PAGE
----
The Australian Space Agency and the United States National Aeronautics and Space Administration (NASA) have inked a partnership on future space cooperation, including opportunities to deliver technology for NASA’s Artemis lunar program and their Moon to Mars exploration mission.
The Federal Government will invest $150 million in Australian industry and research to supply launchers, vehicles, and instruments for the US missions.
NASA and the ASA have also signed a Joint Letter of Intent to cement the collaboration between the two agencies. The document was signed by Dr Megan Clark AC, Head of the ASA, and NASA Deputy Administrator Jim Morhard.
Prime Minister Scott Morrison said the investment would benefit all Australians with more jobs, new technologies and more investment in businesses that would grow the economy.
“We’re backing Australian businesses to the moon, and even Mars, and back,” the Prime Minister said.
“We’re getting behind Australian businesses so they can take advantage of the pipeline of work NASA has committed to.”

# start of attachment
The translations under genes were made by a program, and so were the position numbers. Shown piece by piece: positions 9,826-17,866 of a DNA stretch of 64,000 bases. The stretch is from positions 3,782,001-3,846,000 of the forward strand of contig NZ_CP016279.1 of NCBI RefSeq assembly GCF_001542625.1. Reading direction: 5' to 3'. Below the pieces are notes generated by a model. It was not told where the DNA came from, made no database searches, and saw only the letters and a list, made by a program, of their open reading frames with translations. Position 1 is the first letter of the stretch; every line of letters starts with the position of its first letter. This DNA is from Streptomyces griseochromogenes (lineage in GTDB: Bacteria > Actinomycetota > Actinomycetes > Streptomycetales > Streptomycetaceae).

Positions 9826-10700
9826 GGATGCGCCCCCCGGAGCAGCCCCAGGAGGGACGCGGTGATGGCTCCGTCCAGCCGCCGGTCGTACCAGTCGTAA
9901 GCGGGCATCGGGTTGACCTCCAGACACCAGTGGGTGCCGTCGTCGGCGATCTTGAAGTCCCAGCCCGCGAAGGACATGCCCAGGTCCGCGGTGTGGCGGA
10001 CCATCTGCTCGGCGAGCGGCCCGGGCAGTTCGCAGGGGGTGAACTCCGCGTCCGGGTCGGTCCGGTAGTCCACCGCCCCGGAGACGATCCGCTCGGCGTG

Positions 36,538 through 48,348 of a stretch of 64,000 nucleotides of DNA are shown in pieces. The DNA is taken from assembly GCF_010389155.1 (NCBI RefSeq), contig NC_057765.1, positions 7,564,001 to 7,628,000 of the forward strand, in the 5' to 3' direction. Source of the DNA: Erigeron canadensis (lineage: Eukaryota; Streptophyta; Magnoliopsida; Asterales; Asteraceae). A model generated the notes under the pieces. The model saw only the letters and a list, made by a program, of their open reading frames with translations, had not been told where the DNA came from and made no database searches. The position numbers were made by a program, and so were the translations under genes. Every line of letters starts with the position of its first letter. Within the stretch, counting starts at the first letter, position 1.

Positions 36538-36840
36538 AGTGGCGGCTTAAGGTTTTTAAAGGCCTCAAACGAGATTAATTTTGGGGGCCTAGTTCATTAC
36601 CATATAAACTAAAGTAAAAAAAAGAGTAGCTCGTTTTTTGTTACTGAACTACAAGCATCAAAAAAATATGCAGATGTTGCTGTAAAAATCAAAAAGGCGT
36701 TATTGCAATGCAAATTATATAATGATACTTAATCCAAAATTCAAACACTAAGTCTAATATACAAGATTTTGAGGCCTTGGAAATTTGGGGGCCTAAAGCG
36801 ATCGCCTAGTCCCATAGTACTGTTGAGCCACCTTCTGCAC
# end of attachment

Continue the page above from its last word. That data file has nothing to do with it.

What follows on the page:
The pipeline Prime Minister Morrison referred to will first identify areas of competitive advantage in terms of supplying the Moon to Mars mission.
The investment includes demonstrator and pilot programs of investment-ready Australian proficiencies to enable NASA and US space supply chains. These proficiencies include robotics, automation, remote asset management, artificial intelligence, and geospatial observation.
“The investment will allow our businesses and researchers to contribute Australia’s best ideas and technology to support NASA’s plan to return to the Moon and on to Mars,” said Dr Clark.
Funding will commence from 2020-21, with the next step involving the Australian Space Agency working with NASA to confirm areas of interest and implementation.
The investment will align with the Australian Civil Space Strategy 2019-2028 and the identified Civil Space Priority areas. The Civil Space Strategy is designed to triple the size of the Australian space manufacturing industry to $12 billion, creating up to 20,000 jobs by 2030. The investment is tipped to increase Australia’s share of the global space market, valued at $350 billion, and drive innovation in manufacturing and technology.
NASA and Australia have cooperated in a scientific capacity for over 60 years. The Parkes, NSW radio telescope was integral in beaming back images, sound, and telemetry from the Apollo 11 mission to the Moon of which this year is the 50th anniversary. Parkes also helped capture vision of astronaut Neil Armstrong taking his first steps on the lunar surface.